THE discovery of a cache of petrol bombs in Little Horton made front page headlines in the Telegraph & Argus in July 1981.

Days later, 12 Asian men appeared before Bradford magistrates charged with conspiring to cause damage or destruction by fire or explosion with intent to endanger life and with conspiring to cause grievous bodily harm.

The men pleaded not guilty, claiming they were acting in self defence, to protect their community against a march they believed was planned by British fascists in Bradford. The petrol bombs weren’t used, as the march didn’t take place.

What followed was a high profile campaign and a series of demonstrations to free the men, who became known as the ‘Bradford 12’. They were eventually acquitted, after what was called by some journalists and commentators ‘the trial of the decade’, which took place at Leeds Crown Court in May 1982.

Influenced by the Black Power movement of America, the Bradford 12 campaign was widely supported by organisations including feminist and student groups, religious organisations, trade unions and the Socialist Workers Party.

The Bradford 12 were from a variety of backgrounds including Hindu, Sikh, Muslim and Christian. They were members of the United Black Youth League, a splinter group from the Asian Youth Movement, established to defend communities from rising racist attacks taking place on the streets of 1970s Britain.

On January 18, 1981 13 black teenagers died in a house fire in New Cross, South London, in a suspected racist attack. On July 2, 1981 Parveen Khan and her three children died after petrol was poured through her letter box in London’s East End.

A T&A report from August 5, 1981 on the Bradford men’s appearance before city magistrates said “two crates containing 38 milk bottles partly filled with petrol with a wick in the neck of the bottles” were found by police in the grounds of Horton Hall. Nearby was an upturned crate “which had apparently been used as a table to make the bombs and three empty oil cans”.

Alongside the report was an article on a demonstration outside the court, with the headline ‘Frame-up’ claim’. Courtney Hay from the July 11 Action Committee, which organised the protest, told the T&A there was concern at the way the men had been arrested. The committee claimed the men had been taken to the police headquarters in the Tyrls and “subjected to constant and prolonged interrogation and physical harassment”.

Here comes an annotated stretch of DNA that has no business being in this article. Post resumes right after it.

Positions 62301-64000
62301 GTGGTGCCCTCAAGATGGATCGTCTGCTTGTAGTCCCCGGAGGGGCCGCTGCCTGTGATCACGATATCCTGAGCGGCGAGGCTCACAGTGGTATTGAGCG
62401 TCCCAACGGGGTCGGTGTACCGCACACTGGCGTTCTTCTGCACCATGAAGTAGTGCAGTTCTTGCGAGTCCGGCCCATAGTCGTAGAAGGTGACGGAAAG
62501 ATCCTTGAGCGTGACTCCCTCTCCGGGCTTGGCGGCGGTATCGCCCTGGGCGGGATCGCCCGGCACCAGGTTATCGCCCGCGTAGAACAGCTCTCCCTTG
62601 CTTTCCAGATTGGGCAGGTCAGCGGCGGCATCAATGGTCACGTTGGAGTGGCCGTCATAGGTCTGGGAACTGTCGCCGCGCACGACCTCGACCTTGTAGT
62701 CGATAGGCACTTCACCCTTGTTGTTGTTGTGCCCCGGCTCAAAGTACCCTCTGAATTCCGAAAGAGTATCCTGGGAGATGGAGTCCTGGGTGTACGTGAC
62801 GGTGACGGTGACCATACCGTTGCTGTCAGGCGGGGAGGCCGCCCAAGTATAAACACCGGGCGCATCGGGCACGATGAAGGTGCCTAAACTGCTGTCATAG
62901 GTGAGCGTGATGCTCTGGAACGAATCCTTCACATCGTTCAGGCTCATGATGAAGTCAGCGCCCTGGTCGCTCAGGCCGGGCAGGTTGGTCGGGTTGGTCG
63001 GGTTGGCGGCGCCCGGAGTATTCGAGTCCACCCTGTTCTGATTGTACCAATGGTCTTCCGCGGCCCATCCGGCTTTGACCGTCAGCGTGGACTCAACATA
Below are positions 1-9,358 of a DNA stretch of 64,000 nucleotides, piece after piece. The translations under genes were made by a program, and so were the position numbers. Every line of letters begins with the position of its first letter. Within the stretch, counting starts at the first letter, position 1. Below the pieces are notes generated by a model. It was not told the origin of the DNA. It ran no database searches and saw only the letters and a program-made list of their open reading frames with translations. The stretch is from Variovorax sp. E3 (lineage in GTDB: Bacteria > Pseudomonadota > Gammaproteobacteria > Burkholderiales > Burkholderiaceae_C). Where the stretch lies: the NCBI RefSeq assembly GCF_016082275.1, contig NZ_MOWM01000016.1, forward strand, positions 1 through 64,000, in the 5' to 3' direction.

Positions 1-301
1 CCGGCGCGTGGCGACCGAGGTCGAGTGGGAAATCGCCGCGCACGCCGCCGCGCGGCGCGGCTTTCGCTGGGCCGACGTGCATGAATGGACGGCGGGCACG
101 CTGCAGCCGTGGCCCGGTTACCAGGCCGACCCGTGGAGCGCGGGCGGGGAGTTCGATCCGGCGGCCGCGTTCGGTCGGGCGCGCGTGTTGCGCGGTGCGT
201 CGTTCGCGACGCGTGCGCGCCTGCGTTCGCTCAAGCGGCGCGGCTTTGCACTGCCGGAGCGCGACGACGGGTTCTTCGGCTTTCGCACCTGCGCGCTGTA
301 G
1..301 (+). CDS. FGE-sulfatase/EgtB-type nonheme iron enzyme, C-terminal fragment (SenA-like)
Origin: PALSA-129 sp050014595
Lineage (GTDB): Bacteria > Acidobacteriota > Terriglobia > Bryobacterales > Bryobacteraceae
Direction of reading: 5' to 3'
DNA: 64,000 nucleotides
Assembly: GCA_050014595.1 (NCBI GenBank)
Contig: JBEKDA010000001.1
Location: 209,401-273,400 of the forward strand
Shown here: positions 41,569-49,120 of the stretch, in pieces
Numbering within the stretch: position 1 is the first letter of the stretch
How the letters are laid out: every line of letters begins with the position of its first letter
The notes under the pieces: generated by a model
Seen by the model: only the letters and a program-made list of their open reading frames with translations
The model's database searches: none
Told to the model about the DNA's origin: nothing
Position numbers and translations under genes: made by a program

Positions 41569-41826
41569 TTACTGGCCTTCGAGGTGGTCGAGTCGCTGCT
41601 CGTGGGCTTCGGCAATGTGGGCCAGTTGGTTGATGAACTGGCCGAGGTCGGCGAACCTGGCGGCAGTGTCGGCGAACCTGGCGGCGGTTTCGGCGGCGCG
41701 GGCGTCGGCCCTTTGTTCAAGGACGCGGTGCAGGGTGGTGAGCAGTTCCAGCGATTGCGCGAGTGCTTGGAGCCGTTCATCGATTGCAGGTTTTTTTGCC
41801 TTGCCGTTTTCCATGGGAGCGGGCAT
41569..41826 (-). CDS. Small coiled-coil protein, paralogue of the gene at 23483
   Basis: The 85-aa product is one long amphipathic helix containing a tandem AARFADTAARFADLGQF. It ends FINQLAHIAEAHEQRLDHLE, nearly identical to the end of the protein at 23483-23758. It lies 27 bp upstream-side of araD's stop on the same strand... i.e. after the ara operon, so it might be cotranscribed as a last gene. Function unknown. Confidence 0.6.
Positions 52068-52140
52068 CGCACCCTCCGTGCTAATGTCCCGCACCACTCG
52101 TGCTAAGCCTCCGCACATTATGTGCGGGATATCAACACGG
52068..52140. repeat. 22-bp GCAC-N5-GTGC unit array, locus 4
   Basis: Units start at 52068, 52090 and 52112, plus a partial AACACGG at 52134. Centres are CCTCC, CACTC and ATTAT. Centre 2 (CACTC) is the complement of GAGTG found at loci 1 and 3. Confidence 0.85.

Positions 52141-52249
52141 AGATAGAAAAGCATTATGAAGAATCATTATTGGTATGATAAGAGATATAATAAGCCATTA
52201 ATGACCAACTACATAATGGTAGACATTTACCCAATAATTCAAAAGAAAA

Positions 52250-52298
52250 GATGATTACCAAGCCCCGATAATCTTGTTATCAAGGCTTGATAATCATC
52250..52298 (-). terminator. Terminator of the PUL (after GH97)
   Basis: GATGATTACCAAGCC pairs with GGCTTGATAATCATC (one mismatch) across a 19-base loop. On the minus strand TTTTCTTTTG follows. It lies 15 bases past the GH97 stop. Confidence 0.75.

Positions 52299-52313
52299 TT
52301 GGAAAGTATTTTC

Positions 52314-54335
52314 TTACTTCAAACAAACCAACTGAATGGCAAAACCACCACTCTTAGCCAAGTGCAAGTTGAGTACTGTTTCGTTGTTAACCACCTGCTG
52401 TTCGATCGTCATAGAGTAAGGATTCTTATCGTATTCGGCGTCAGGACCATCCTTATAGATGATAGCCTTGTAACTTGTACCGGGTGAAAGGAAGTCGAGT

In March 1982, protesters shouting “Free the Bradford 12” and “Police conspiracy” marched through the city centre to a rally at Queens Hall. At the rally, Pat Wall, then president of Bradford Trades Council, and later the MP for Bradford North, objected to the detention of the 12 by police for more than three months in prison. A national demonstration supporting the Bradford 12 took place the following month.

At their trial the men said they were forced to defend themselves against a feared skinhead fascist march because, in the previous five years, the police had failed to respond adequately to racist attacks. Echoing the actions of the Mangrove Nine, a group of British black activists tried for inciting a riot at a 1970 protest in Notting Hill, the Bradford 12 challenged the make-up of the jurors. Defence barrister S Kadri applied for the original list of 75 jury summonses to be scrapped because it included only six people from ethnic minorities.

The T&A reported on April 24, 1982 that Mr Kadri “asked that a new set of 75 summonses be sent out to include people living in the large Asian community in Bradford. “He told the court: ‘An all-white jury could not be seen to understand the sentiment and fears of Asian people in Bradford. We do not want the Asian community to say that this jury is fixed’.”

But Judge Christopher Beaumont dismissed the plea, saying it was “beyond his power before the trial to interfere in any way with the constitution of the jury panel”.

On June 16, 1982, at the end of a 31-day trial, the men were acquitted. The T&A reported that the verdict was announced “among scenes of extraordinary celebration”.

After the trial Bradford 12 spokesman Tarlochan Gata-Aura told the T&A: “We have just shown to the courts that black people have the right to defend themselves by any means they feel necessary.”

The acquittal of the Bradford 12 was seen as a significant victory in highlighting the right of a community, rather than an individual, to defend itself.

Reflecting on the trial, Clare Dyer wrote in the T&A in June 1982: “The defence argued during the trial that the Asians were in the same position as women who went armed with scissors during the Yorkshire Ripper’s reign of terror”.

She added: “The verdict holds a clear message for the police. Unless endangered communities are given equal protection, juries will not necessarily blame them if they take the law into their own hands”.